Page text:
Thursday, February 1, 2018

Goal 14: Conserve and sustainably use the oceans, seas and marine resources for sustainable development

Oceans cover almost three quarters of the planet, comprising the largest ecosystem on earth. The increasingly adverse impacts of climate change (including ocean acidification), overfishing and marine pollution are jeopardizing recent gains in protecting portions of the world’s oceans.

  •  In 2017, protected areas cover 13.2 per cent of the marine environment under national jurisdiction, 0.25 per cent of the marine environment beyond national jurisdiction, and 5.3 per cent of the total global ocean area. The average coverage of marine key biodiversity areas (KBAs) by protected areas has risen from 32 per cent in 2000 to 45 per cent in 2017. 
  •  The proportion of marine fish stocks worldwide that have been overfished—that is, are at biologically unsustainable levels—increased from 10 per cent in 1974 to 31 per cent in 2013.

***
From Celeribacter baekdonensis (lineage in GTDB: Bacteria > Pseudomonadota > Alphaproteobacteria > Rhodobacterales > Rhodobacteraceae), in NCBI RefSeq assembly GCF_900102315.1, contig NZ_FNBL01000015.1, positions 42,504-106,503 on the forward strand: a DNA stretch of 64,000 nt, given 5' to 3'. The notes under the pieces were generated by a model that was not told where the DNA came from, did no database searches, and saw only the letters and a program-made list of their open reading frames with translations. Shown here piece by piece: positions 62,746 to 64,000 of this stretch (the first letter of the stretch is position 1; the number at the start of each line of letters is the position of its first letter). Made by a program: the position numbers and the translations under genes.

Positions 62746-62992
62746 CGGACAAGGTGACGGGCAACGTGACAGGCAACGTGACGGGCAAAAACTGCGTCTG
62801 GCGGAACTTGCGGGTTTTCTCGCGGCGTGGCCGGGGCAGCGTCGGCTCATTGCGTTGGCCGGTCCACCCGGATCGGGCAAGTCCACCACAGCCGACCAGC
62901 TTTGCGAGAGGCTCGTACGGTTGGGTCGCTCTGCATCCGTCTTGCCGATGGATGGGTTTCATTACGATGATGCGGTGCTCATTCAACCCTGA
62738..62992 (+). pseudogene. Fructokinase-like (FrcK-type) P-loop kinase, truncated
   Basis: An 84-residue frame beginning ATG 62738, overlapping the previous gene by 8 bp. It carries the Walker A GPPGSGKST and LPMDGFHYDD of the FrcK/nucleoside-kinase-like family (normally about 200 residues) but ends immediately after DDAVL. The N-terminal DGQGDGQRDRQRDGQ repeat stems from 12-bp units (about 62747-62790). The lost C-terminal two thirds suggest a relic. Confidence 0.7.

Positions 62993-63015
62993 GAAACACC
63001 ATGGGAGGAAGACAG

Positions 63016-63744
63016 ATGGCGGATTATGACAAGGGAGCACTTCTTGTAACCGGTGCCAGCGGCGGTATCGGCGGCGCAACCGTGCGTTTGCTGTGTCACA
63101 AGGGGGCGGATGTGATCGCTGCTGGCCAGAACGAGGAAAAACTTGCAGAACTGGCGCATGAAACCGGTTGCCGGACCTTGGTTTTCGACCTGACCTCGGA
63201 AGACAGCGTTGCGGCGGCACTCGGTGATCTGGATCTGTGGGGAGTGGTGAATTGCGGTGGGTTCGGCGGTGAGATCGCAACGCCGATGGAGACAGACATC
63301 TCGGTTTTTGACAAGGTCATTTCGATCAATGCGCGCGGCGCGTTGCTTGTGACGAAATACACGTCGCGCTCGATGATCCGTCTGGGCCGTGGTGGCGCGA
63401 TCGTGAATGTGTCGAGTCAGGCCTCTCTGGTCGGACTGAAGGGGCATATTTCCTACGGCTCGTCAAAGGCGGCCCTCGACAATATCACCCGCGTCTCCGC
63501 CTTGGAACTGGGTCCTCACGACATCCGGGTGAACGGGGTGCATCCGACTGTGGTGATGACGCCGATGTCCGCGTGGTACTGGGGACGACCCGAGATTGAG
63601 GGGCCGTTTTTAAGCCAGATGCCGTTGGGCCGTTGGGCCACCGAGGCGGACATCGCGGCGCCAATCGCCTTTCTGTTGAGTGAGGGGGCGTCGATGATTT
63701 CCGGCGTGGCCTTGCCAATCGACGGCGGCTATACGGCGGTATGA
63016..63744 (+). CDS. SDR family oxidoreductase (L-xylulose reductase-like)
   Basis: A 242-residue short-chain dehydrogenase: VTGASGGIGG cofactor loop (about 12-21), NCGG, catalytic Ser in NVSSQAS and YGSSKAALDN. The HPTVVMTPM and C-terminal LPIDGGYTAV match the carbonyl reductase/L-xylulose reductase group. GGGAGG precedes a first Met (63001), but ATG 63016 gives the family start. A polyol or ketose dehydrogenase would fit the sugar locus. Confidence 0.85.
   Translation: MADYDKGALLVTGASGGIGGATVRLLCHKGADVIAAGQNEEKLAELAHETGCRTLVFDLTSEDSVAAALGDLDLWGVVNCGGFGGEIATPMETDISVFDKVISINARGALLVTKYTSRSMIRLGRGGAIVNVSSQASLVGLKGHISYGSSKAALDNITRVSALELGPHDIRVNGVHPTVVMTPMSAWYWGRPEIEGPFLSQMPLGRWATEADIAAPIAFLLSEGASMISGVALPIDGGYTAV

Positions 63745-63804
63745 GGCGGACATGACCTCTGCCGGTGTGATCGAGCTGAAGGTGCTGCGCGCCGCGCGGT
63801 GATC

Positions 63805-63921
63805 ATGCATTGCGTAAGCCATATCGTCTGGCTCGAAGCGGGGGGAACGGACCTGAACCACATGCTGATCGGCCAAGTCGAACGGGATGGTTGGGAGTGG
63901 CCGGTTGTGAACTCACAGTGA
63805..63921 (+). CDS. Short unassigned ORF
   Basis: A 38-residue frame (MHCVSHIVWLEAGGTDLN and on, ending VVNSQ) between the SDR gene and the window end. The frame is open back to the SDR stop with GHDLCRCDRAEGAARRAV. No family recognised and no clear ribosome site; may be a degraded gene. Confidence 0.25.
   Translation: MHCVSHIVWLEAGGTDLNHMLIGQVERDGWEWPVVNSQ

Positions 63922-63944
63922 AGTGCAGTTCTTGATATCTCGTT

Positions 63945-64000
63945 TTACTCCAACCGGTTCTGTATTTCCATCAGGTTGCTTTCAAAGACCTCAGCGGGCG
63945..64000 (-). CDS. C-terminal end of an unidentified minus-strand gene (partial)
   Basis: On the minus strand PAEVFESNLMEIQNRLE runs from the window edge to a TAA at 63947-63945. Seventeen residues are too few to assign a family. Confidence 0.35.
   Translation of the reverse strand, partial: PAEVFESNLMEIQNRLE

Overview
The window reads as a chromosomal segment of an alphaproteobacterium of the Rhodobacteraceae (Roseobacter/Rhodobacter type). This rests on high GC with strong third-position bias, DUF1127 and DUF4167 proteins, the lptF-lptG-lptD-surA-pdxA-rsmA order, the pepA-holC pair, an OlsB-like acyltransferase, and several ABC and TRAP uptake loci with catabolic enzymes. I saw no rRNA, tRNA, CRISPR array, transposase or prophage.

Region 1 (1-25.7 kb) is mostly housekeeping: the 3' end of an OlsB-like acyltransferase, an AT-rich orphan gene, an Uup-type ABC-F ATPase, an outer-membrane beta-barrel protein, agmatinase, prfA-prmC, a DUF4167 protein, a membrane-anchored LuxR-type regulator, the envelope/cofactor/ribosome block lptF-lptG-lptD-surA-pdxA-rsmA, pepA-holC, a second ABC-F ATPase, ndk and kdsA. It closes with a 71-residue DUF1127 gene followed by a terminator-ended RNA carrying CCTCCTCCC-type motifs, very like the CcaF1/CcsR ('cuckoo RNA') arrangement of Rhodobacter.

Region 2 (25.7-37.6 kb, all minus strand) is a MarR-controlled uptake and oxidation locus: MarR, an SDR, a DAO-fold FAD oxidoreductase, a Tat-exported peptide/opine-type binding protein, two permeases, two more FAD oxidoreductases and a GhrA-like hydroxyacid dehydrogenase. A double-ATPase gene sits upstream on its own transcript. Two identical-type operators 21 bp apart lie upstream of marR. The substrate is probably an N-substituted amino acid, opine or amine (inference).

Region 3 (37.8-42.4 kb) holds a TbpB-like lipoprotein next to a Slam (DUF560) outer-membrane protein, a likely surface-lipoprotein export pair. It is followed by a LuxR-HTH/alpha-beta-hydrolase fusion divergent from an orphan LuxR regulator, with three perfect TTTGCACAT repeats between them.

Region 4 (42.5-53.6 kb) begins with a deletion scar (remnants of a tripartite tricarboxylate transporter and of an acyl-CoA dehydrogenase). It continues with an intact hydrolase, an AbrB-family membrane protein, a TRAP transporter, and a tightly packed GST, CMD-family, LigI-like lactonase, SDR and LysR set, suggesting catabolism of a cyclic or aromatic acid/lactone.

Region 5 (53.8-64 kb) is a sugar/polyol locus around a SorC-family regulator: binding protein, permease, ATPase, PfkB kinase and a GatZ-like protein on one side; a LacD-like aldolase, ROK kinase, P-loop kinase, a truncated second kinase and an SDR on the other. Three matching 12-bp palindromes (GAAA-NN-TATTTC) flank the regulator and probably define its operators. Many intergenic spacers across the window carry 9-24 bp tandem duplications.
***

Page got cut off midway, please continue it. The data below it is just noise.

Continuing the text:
• Oceans absorb up to 30 per cent of the annual emissions of CO2 generated by human activity. However, the absorbed CO2 also leads to an increase in the acidity of seawater, which weakens the shells and skeletons of many marine species, such as corals.  As atmospheric CO2 levels rise, estimates indicate that oceans could be nearly 150 per cent more acidic by 2100.
  •  Of the 63 large marine ecosystems evaluated under the Transboundary Waters Assessment Programme, 16 per cent are in the “high” or “highest” risk categories for coastal eutrophication. By 2050, it is estimated that coastal eutrophication will increase in 21 per cent of these large ecosystems.


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